Whether you like it or not, Mayweather has shown few (if any) signs of slowing down. The snappy jab and famed shoulder roll were intact when he fought Marquez, so without serious aging issues or injuries, expect his elite athleticism to be full in effect.

Advantage: Mayweather

If there is one category Shane takes the cake in its power. The fight is at 147, where Mosley has dropped some major names. A Dazzling left hook that stretched both Vargas, and Mayorga is an image that stands out when weighing Shane’s power, and that’s a weapon Floyd will have to look out for.

Mayweather is not known for his power. Despite knocking out Ricky Hatton, and putting Marquez on the canvas Mayweather probably won’t be banking on knocking Mosley out. I’m not saying he doesn’t have the ability, but with his prowess Mayweather’s best bet is aiming for a 12 round outclassing of his foe.

Advantage: Mosley

Matt’s Take: Even if my observation about Mosley’s aging is correct, anybody that knows boxing will tell you that the last thing a fighter loses is his power; just ask Michael Moorer, who was knocked out by a 45 year old George Foreman. From lightweight to junior middleweight, Sugar Shane exemplifies what “Pound for Pound” punching power.

He has the ability to finish a fight with either hand and his last two bouts ended in dramatic knockouts, putting both Ricardo Mayorga and Margarito to sleep impressively. Against Mayweather, Mosley must use his biggest advantage if he hopes to be victorious; power.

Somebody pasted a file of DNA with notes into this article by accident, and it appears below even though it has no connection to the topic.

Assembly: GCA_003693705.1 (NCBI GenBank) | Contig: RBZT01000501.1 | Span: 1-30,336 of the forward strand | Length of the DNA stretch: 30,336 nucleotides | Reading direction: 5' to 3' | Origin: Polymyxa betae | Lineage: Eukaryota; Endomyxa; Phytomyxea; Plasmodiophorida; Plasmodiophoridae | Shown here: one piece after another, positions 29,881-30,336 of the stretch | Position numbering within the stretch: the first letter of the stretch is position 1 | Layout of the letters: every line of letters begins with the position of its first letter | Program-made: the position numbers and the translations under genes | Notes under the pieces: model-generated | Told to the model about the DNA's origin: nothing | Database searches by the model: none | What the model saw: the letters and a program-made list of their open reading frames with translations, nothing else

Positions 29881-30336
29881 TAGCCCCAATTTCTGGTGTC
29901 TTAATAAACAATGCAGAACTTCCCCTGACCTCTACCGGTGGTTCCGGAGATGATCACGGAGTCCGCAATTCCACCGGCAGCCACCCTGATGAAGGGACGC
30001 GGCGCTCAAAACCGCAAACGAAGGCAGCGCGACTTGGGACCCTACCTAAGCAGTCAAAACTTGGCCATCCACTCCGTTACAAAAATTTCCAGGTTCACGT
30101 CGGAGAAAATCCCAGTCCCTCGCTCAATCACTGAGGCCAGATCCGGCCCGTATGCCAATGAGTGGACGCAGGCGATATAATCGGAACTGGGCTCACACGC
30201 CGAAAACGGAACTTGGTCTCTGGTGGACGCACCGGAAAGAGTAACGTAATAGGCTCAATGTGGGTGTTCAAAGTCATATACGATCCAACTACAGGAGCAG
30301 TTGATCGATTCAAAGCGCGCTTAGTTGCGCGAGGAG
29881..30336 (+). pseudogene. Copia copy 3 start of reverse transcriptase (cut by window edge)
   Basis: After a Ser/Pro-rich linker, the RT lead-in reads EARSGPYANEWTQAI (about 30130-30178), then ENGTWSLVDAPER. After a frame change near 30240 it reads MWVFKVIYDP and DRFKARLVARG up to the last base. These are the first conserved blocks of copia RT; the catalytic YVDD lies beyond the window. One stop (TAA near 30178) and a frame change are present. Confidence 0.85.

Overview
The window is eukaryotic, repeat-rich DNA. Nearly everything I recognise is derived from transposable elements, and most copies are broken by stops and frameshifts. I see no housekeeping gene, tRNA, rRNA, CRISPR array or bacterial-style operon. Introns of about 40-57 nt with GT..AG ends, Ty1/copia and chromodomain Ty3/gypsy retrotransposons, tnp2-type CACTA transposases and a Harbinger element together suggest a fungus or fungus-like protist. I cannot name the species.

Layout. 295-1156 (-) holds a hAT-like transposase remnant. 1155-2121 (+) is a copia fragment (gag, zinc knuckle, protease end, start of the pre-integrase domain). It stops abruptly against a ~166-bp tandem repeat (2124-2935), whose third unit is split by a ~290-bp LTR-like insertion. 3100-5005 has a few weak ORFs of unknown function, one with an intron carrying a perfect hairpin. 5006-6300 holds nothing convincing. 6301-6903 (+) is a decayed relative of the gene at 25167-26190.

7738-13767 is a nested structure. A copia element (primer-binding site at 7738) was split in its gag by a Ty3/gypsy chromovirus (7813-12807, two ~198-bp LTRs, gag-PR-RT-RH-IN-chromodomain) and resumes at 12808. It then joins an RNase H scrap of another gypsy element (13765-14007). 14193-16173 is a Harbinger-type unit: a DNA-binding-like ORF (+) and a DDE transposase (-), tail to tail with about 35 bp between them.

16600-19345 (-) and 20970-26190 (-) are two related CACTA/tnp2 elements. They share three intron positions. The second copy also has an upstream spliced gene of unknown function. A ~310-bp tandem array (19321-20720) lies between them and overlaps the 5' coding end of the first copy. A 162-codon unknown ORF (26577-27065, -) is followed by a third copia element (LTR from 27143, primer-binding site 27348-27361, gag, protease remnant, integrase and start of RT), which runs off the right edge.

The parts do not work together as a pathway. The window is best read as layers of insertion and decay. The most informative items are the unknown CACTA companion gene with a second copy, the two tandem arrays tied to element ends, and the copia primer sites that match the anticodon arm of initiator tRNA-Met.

The majority of Mayweather’s offense is jabs and counter shots, giving him little opportunity to knockout a naturally bigger opponent. Mayweather’s two knockouts above 140 lbs came against blown up (perhaps literally in Ricky Hatton’s case) opponents. He was unable to hurt Carlos Baldomir, Zab Judah or Oscar De La Hoya and deep down, the six division champion knows this category isn’t one he takes the nod in.

Advantage: Mosley


Mayweather’s best weapon is his own defense. When he is in the zone he is virtually un-hittable. Mayweather’s patented shoulder roll defense has been giving opponents headaches for years and that will be Mosley’s egg to crack on May 1.

The category is defense and chin, Mosley showed the world he has a chin when he fought Miguel Cotto in 2007, but it’s hard to make up ground in this category on one of this era’s great defensive fighters. Floyd’s elusiveness could very well end up being the storyline Saturday night and with that said this category belongs to him.
Advantage: Mayweather

Matt’s Take: Mayweather’s defensive abilities rank alongside fighters such as Willie Pep and Pernell Whitaker as the greatest ever. His tremendous movement, aforementioned reflexes and shifty shoulder roll are yet to fail him. This has helped him steer clear of danger throughout his career and he has rarely been hit flush.